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7 Flush Valve Troubleshooting Tips

Posted on February 08 2018

5 Flush Valve Troubleshooting Tips


The
Sloan Royal Flush Valve is one of the most popular flush valves in use all over the world today. There may be times when your flushometer is not working properly. Here are seven flushometer troubleshooting tips that may help you the next time you encounter a problem:


1) Flush Length Too Short

If the length of the flush is too short, or if the valve turns off immediately when activated, there are several possible causes. First, the diaphragm assembly could be worn out or damaged. Secondly,  the handle assembly might be damaged. If either of these is the case, simply replace the diaphragm assembly or handle assembly. Having a low consumption diaphragm assembly installed in a water saver or conventional fixture could also be the cause of a short flush. In this case, check the label or markings on the fixture to learn what the required flush volume is. Then replace the diaphragm assembly or relief valve with one that is designed for the correct flush volume.

2) Flush Length Too Long

Sometimes, the duration of a flush can be too long. A common reason for this is that the by-pass orifice in the diaphragm may be clogged. To resolve this issue, remove the diaphragm assembly, disassemble the filter rings from the diaphragm, and rinse the diaphragm thoroughly. Be aware that the size of the orifice in the by-pass is of utmost importance in the proper metering of water into the upper chamber of the valve. Do not enlarge or damage this orifice. If cleansing does not correct the problem, replace the diaphragm assembly. Another reason for a long flush could be that the relief valve or the inside cover are damaged. Replace these parts if so. If a water saver/conventional diaphragm assembly is installed in a low consumption fixture, that could also cause a long flush. In this case, check the label or markings on the fixture to learn what the required flush volume is. Then replace the diaphragm assembly or relief valve with one that is designed for the correct flush volume.  One more possible cause is that the line pressure has dropped and is not sufficient to force the relief valve to seat. To resolve that problem, shut off all control stops until the pressure has been restored, then open them again.


3) Flush Valve Does Not Flush

Sometimes the valve might not flush at all. Check to see if the control stop or the main valve supply is closed. If they are, open them. General wear and tear can be expected over time, so if your valve isn’t flushing, it could be because the handle assembly is worn out. To fix it, simply replace the handle assembly, or use a handle repair kit. The same goes for the relief valve. It can get damaged over time, so it may need to be replaced.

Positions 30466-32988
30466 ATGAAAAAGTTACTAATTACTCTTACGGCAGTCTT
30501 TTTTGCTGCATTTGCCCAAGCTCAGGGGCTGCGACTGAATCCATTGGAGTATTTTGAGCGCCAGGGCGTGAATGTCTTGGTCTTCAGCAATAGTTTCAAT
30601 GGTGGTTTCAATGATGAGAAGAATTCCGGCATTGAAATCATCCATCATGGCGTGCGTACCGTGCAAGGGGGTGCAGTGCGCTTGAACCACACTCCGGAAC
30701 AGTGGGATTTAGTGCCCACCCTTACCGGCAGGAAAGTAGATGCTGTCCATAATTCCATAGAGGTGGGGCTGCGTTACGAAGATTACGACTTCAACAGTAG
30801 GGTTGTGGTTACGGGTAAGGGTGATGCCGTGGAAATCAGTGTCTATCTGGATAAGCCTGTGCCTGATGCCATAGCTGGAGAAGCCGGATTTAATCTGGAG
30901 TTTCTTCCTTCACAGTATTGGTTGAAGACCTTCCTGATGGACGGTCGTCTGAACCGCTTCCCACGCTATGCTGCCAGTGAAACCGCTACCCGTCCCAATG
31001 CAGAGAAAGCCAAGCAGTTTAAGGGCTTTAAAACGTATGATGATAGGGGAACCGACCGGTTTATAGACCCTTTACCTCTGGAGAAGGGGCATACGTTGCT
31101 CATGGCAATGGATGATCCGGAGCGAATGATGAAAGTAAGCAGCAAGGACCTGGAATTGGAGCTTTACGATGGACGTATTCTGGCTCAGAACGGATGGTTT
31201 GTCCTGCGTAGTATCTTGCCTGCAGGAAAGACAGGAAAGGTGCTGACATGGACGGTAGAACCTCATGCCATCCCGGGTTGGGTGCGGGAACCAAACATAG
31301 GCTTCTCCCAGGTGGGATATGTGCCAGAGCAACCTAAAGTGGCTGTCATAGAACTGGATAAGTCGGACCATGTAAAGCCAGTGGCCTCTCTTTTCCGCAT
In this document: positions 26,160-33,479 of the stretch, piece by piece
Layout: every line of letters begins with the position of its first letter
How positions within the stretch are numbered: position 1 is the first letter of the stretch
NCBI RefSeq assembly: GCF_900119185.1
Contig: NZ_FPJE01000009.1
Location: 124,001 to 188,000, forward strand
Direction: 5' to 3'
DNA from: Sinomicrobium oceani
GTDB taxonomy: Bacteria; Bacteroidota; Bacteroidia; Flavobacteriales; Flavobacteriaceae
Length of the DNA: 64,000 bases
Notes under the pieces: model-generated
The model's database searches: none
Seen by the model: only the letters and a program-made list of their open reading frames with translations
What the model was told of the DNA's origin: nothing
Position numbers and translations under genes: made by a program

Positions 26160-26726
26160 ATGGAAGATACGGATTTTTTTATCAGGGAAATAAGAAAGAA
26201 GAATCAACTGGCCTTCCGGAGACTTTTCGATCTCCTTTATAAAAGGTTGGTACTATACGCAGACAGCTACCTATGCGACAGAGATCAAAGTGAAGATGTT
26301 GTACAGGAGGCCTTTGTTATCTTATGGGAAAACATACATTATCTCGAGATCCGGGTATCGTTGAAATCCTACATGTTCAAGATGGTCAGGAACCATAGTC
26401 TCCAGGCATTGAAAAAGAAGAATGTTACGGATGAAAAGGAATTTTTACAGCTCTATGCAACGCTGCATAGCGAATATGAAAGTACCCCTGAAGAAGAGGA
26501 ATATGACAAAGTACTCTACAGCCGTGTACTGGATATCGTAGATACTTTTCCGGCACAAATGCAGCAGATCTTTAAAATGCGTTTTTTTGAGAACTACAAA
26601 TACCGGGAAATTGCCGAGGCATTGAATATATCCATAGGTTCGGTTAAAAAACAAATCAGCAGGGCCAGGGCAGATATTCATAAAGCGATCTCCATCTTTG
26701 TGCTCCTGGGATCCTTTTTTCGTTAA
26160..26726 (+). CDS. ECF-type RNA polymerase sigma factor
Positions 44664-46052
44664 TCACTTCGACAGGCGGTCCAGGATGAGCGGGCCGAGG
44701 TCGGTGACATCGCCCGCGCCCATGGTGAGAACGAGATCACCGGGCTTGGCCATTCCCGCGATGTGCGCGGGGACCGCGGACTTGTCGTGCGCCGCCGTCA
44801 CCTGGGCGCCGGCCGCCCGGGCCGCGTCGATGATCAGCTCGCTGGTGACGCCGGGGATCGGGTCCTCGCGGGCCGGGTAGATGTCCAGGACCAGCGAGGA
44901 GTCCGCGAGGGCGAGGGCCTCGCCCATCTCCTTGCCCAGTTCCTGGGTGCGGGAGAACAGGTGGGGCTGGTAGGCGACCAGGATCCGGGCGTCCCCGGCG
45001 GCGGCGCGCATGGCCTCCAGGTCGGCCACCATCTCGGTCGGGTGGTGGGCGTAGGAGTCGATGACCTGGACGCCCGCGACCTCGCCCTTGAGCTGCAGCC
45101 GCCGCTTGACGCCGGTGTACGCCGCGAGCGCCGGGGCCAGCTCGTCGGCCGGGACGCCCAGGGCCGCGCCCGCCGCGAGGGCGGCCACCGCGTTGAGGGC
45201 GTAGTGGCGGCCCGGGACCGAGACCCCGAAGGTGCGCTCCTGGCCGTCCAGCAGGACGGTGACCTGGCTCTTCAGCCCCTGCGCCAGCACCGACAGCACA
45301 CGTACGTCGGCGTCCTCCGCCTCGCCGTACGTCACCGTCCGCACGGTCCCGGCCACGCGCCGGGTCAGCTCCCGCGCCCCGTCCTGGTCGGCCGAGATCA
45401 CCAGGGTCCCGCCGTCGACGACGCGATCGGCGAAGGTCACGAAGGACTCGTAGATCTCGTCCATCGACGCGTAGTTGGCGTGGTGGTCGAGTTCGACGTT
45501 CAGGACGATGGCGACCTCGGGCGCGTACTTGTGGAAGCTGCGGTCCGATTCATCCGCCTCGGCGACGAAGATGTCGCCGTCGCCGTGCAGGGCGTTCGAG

4) Splashing Water

Water splashing out of a fixture can be unsanitary, as well as unsafe, creating a wet, slippery floor. If this is happening with your flushometers, there are two potential causes. One is that the control stop may be open wider than necessary. The other is that you may have the wrong diaphragm assembly installed in your valve. If you have a water saver/conventional diaphragm assembly installed in a low consumption fixture, check the label or markings on the valve to learn what the correct flush volume is, then install the parts that match that volume. Also, you may have a closet diaphragm assembly installed on a urinal. To resolve this issue, replace it with a urinal diaphragm assembly with a flush volume that matches your valve.


5) Insufficient Flush

There may be times when there is an insufficient volume of water to adequately siphon the fixture. The first thing to do is make sure that the control stop is open wide enough. Another cause could be that you have a urinal parts kit installed in a closet valve. In that case, simply install the proper parts kit. You may also have a low-consumption valve installed on a non-low consumption fixture. Again, simply install the proper parts to correct the problem. If you have a water saver kit installed in an old, non-water saving bowl, that could cause insufficient water volume as well. Finally, there may be inadequate volume or pressure at the water supply. If no gauges are available to properly measure the supply pressure or volume of water at the valve, then completely remove the entire diaphragm assembly and open the control stop to allow water to pass through the empty valve. If the supply is adequate to supply the fixture in this manner, then the restriction ring (A-164 on plastic guides) should be removed from the bottom of the guide to provide additional flow. If additional flow is still required, the refill head (A-170) may be replaced with a brass low flow refill head (A-85). Should neither of these steps prove satisfactory, then steps should be taken to increase the pressure and/or supply.

 

6) Chattering Noise

If you're hearing a chattering noise inside the valve during a flush, there are several possible parts that could be damaged: the inside cover, the relief valve, or the diaphragm assembly. Continue to check each one until the problem is found, and then replace the parts accordingly.

 

7) Leaking Water

If you see water leaking around the handle, the handle seal or handle assembly is worn or damaged. If the seal is worn, a handle repair kit will solve the problem. If the handle assembly itself is damaged in some way, you will need to replace the entire assembly.

 

For more tips on repairing Sloan flush valves, view our Flushometer Maintenance Schedule and see an inside view of a flushometer, learn how long parts are designed to last, and more. For those of you with Sloan G2 Flushometers, view our Troubleshooting a G2 Flushometer videos for G2 model specific troubleshooting. You can also give us a call at 800-442-6622 for more information. You’ll talk to a knowledgeable human, not a machine!